International Disease Collating Centre Report for July

The International Collating Center, Newmarket, United Kingdom, and other sources reported the following disease outbreaks.

The final outbreak in the 2014/2015 occurrence of vesicular stomatitis in the USA was reported early in the first quarter of 2015. It involved two horses on a premises in southern Arizona, both infected with the New Jersey serotype of the virus.

One case of glanders was confirmed in Germany. There was no evidence of spread of infection to other horses on the index premises. The source of infection remains undetermined.

Outbreaks of strangles were reported by Denmark, France, Germany, Ireland, and the USA. Denmark confirmed an isolated case of the disease. A total of 14 outbreaks were diagnosed in France, involving primarily Thoroughbreds and Warmbloods. Germany and the USA reported that strangles was endemic. The disease was considered widespread in Germany. At least 16 states in the USA recorded outbreaks of strangles, with multiple cases confirmed on premises in Kentucky, Maryland and South Carolina.

Equine influenza was reported by France, the UK, and the USA. Three outbreaks were confirmed in France and five in the UK. The USA reported influenza as endemic, with outbreaks diagnosed in Kentucky (two), Michigan (one), and South Dakota (one).

Equine herpesvirus-1 and -4 (EHV-1 and EHV-4) related diseases were recorded in France, Germany, Ireland, Japan, Switzerland, the UK and the USA. Respiratory disease was confirmed in France (five outbreaks), Ireland (12 cases), Switzerland (undefined number on several premises), the UK (three cases, separate premises), and the USA (disease endemic, indeterminate number of cases). Abortion due to EHV-1 was diagnosed in France (eight cases, all but two on individual farms), Germany (five cases), Japan (28 cases together with deaths in eight neonatal foals on 19 premises), and the USA (five cases). EHV-1 associated neurologic disease was reported by France (one case), Germany (two cases), Switzerland (cases on several premises), and the USA (two cases). Respiratory disease caused by EHV-4 was confirmed by France (15 outbreaks), Germany (one case), Switzerland (indeterminate number on several premises), and the UK (four outbreaks on separate premises). The UK reported one case of EHV-4 abortion.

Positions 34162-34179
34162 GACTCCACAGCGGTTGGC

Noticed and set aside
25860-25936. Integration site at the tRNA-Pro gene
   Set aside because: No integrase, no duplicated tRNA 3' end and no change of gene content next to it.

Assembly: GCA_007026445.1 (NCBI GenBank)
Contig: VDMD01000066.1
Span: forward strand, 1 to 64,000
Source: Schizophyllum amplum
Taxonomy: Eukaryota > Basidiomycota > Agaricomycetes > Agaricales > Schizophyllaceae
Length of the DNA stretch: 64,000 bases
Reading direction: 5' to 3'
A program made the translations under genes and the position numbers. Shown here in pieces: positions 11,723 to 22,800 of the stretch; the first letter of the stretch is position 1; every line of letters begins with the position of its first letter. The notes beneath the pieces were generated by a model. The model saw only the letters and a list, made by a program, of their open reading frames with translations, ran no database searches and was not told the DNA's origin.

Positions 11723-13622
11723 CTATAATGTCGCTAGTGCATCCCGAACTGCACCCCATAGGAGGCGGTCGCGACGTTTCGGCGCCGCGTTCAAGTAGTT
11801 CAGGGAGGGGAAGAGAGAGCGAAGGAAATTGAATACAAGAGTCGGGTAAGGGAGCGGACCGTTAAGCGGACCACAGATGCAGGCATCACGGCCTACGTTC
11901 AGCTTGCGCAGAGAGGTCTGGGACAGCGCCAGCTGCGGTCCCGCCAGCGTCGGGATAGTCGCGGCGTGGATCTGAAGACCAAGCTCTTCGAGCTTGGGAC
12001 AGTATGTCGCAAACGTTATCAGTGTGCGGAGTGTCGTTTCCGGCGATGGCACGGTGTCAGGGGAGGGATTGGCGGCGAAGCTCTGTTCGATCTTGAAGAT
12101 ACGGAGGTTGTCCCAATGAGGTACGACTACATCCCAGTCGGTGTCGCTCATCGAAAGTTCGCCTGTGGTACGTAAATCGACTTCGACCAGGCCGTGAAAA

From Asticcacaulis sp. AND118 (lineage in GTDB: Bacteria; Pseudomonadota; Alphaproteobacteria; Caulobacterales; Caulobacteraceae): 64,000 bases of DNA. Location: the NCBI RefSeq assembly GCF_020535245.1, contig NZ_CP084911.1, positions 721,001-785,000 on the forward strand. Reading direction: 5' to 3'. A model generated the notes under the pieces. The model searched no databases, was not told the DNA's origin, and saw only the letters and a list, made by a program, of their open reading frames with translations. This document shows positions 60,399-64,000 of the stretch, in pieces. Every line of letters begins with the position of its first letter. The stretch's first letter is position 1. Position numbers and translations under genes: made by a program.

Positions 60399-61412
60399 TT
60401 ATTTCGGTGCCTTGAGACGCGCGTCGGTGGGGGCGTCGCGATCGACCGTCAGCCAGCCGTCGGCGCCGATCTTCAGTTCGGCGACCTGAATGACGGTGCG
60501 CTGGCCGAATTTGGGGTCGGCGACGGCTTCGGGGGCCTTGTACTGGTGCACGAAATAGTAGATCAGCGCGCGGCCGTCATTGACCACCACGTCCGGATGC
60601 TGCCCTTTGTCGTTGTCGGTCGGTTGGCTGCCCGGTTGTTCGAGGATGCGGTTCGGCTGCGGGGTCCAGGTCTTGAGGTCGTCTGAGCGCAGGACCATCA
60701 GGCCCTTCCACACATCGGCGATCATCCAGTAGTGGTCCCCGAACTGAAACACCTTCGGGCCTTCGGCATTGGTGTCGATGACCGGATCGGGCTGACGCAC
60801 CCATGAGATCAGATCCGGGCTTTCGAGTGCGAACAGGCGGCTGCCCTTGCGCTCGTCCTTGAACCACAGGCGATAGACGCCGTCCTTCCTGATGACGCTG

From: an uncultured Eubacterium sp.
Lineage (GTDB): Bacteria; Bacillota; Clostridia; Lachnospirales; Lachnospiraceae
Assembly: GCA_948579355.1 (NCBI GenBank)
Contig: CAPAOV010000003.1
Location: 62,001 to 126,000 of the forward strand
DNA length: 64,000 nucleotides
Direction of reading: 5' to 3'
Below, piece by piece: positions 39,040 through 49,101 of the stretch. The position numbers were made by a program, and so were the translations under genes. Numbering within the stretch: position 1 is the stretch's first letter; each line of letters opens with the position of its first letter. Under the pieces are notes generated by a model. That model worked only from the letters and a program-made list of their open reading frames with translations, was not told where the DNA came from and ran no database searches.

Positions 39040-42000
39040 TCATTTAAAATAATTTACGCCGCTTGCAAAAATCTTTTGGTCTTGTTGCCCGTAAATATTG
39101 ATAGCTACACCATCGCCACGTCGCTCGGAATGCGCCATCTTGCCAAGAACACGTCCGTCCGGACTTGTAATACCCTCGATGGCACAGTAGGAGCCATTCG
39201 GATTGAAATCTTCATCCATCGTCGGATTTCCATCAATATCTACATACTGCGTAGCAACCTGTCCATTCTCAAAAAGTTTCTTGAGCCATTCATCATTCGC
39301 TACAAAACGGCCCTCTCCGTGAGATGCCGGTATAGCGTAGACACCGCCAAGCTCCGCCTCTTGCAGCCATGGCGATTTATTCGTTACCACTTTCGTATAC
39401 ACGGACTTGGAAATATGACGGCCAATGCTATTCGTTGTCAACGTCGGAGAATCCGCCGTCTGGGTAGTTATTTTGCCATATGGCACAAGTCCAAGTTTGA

Two cases of equine coital exanthema (EHV-3) were confirmed in the USA (Kentucky).

Numerous cases of EHV-2 infection associated with signs of respiratory disease were reported in the USA. A few were dual infections with EHV-5.

Cases of equine arteritis virus infection were recorded by Germany (carrier stallion) and Switzerland (one case). Canada and Germany reported equine infectious anemia. Four cases were confirmed on individual premises in two Western provinces in Canada; three outbreaks were recorded in Germany.

Equine piroplasmosis was considered endemic in France and the United Arab Emirates, with isolated clinical cases in non-Thoroughbreds in the latter.

Germany reported contagious equine metritis in two non-Thoroughbred stallions on one premises.

Infection with Leptospira spp. was confirmed by France (one case of uveitis) and the USA (two cases of abortion). The USA diagnosed six cases of nocardioform placentitis and abortion.

Cases of salmonellosis were reported by Ireland (three cases), Switzerland (two cases of S. typhimurium), and the USA (eight outbreaks associated with Salmonella Group C3 strains).

Clostridial enteritis was recorded in the USA, including isolated cases of C. perfringens Type A in foals, two cases of C. difficile, and one case of C. sordellii. The USA also reported cases of equine proliferative enteropathy in Thoroughbred foals in two states.

Two outbreaks of rotavirus infection were recorded in France.

A fatal case of Eastern equine encephalomyelitis was confirmed in a horse in Florida, USA.

Rhodococcal-related disease was reported as endemic in the USA, with at least 22 cases diagnosed.

Infection with Corynebacterium pseudotuberculosis was reported as endemic in the USA.

Ireland reported three cases of atypical myopathy.

This article is from the Equine Disease Quarterly, published by the University of Kentucky College of Agriculture, Food and Enviornment Department of Veterinary Science and sponsored by Lloyd’s of London and its Kentucky agents. You may subscribe to this publication for free.

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